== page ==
This site is too marvellous for its own good.

That feeling that something you’re involved with is less great than it ought to be is familiar to all of us. But this week I found out the hard way that I had done the precise opposite, creating something a lot more powerful than I had imagined.
This, it turns out, is the reason why this web site has been in and out of use for the past few weeks. It’s a modest enough corner of cyberspace, just a few pages, a few dozen posts, and hundreds rather than millions of visitors. It’s designed for a select readership in the universe I know about: people into journalism, science, higher education, university ranking, media training, futurology and the like, and ideally with a lavish budget for my skills in these areas.
But there’s the rub. While the site is tiny, its footprint is huge. Because of its subject matter, it has links to, and more important, back links from, top universities, government departments, scientific societies, university rankings bodies including QS, the one I work for, media organisations, and other bodies with significant volumes of online gravitas.
Last year I noticed the first signs that all was not well with the site. Larger or smaller areas of white began to appear in this blog, and a look at the maintenance version showed that the spaces were filled with stuff I had not written – miles of links to Canadian pharmacists offering Cialis and Viagra, whatever they are, and, bizarrely, plugs for shoes from a globally-known maker of sports goods.
Shortly after that all the plugins that are used to control vital functions on the site vanished, as did my ability to load any new ones.
Not long after that the site itself went offline, in a denial of service attack presumably facilitated by these changes. In one day it had 27,000 Chinese and 17,000 Ukrainian visits. Aren’t there better things to be getting on with in Ukraine right now?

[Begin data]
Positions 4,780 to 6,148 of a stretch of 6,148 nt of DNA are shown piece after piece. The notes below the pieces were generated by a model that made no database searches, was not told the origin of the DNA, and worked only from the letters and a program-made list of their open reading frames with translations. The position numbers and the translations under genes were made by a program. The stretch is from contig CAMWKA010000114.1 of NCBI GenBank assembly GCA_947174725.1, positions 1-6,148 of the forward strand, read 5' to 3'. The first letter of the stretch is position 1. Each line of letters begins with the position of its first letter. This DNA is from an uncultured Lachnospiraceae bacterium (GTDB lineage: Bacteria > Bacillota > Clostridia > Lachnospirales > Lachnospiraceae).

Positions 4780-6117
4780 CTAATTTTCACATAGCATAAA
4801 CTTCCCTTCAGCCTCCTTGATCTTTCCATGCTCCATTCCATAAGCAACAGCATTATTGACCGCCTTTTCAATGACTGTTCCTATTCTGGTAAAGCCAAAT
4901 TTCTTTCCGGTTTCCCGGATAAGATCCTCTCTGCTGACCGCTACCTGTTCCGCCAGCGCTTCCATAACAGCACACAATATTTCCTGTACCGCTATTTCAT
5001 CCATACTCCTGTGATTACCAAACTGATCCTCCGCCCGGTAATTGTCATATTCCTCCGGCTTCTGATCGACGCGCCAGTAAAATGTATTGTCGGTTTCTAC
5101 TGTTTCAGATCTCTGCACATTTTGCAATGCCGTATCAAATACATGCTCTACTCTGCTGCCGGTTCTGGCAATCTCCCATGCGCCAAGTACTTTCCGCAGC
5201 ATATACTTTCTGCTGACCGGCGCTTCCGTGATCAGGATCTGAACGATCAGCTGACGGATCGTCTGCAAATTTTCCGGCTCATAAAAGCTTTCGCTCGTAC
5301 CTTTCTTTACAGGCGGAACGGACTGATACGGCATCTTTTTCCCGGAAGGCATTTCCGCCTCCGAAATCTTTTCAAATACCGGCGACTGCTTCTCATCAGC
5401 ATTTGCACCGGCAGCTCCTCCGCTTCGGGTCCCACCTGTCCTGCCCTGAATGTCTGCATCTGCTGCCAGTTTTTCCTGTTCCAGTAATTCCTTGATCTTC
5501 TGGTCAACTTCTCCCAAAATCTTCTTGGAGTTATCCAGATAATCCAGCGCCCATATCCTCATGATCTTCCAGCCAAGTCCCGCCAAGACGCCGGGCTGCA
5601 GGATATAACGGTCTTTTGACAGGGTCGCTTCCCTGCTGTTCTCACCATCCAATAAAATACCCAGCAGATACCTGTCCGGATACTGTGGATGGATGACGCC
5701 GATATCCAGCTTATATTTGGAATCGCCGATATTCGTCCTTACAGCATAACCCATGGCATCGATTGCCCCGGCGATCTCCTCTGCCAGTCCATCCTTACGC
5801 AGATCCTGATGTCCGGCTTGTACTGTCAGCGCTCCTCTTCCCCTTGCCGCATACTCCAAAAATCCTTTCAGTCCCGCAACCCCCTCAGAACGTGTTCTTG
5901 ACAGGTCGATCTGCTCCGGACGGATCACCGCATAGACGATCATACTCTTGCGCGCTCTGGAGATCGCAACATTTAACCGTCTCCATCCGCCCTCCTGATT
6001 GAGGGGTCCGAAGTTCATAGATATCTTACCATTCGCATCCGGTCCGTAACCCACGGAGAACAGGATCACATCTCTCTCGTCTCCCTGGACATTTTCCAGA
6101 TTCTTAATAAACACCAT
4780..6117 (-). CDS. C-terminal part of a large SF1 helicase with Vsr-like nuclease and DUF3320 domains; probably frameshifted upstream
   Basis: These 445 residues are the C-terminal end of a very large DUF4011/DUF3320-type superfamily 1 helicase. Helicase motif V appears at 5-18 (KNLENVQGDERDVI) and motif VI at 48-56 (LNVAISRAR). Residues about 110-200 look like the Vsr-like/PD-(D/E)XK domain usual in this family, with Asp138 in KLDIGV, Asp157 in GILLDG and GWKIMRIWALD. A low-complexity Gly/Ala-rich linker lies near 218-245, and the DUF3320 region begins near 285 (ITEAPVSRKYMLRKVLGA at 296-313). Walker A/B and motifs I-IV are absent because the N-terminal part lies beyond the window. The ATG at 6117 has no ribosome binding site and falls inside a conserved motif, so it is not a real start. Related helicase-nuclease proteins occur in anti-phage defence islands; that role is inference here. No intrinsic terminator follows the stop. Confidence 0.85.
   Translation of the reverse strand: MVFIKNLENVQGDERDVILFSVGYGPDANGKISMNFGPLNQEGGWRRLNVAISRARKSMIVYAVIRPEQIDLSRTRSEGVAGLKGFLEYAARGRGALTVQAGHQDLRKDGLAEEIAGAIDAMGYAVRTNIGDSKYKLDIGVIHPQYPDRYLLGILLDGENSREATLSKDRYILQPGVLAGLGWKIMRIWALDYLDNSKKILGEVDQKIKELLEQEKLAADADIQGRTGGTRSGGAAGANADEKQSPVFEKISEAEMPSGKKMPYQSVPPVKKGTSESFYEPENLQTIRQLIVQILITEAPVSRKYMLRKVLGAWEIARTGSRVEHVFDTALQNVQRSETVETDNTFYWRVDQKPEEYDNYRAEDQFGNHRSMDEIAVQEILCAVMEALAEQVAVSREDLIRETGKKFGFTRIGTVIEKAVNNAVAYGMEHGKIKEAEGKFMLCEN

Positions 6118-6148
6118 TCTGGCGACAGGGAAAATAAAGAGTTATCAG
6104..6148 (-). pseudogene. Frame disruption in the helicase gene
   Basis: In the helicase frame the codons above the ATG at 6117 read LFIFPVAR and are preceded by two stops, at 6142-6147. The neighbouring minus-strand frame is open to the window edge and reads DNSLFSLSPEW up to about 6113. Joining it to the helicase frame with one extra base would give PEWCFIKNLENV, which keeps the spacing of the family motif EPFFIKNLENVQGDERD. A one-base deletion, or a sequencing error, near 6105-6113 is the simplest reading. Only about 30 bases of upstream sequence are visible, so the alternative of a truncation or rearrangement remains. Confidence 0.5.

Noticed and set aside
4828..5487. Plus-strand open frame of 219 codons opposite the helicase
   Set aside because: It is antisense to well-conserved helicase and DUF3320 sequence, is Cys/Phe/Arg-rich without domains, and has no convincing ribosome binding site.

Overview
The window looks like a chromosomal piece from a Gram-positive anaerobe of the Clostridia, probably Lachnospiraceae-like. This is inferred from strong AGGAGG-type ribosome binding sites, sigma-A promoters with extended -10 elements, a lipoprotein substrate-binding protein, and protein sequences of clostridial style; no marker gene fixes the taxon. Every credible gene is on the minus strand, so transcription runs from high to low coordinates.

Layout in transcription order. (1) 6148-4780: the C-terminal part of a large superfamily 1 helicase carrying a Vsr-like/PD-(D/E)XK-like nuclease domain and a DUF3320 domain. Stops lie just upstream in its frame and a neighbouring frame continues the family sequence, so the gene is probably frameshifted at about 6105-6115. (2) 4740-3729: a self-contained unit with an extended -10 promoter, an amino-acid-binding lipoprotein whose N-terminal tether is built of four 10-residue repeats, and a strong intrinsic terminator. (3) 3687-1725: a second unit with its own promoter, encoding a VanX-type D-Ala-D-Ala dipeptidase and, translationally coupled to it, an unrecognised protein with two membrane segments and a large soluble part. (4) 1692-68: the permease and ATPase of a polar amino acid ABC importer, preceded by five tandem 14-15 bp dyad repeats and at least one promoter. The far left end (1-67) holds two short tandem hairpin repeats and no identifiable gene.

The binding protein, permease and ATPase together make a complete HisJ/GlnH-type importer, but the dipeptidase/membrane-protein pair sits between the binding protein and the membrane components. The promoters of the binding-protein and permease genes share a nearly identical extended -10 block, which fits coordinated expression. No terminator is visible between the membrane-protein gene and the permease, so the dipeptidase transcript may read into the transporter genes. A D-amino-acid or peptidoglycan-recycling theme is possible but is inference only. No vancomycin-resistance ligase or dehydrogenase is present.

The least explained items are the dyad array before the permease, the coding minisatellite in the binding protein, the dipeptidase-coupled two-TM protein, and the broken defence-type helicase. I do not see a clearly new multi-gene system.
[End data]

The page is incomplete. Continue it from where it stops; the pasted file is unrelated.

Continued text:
While my web hosting firm was able to get the site back online on an erratic basis, I realised at this point that I needed some proper help, and here my growing links to the Suffolk business world (see below) came in handy. Green Shoots Learning, a terrific and highly eco-friendly training business with which I hope to be working soon, put me in touch with Lindsey and Simon Trainer, and they know all this backwards. They explained that the authority of the links to this site gets lent to the evildoers who add their own text to it, making it an easy way to bulk up their online credibility. The hackers had also removed my plugins in order to disable the protection that they are meant to provide.
With this knowledge, it proved possible to have an informed discussion with the folk at the hosting company, and this led to the plugins reappearing and the site stabilising, at least thus far. Removing the bogus links will take longer, and there seems to be no simple way of preventing its reappearance. Still, nice to know that my raw cyber power draws admiring glances around the world.

About Martin Ince

UK-based science and higher education journalist, big strengths in universities and university ranking, futures, media strategy and training, Earth and space sciences
This entry was posted in Uncategorized. Bookmark the permalink.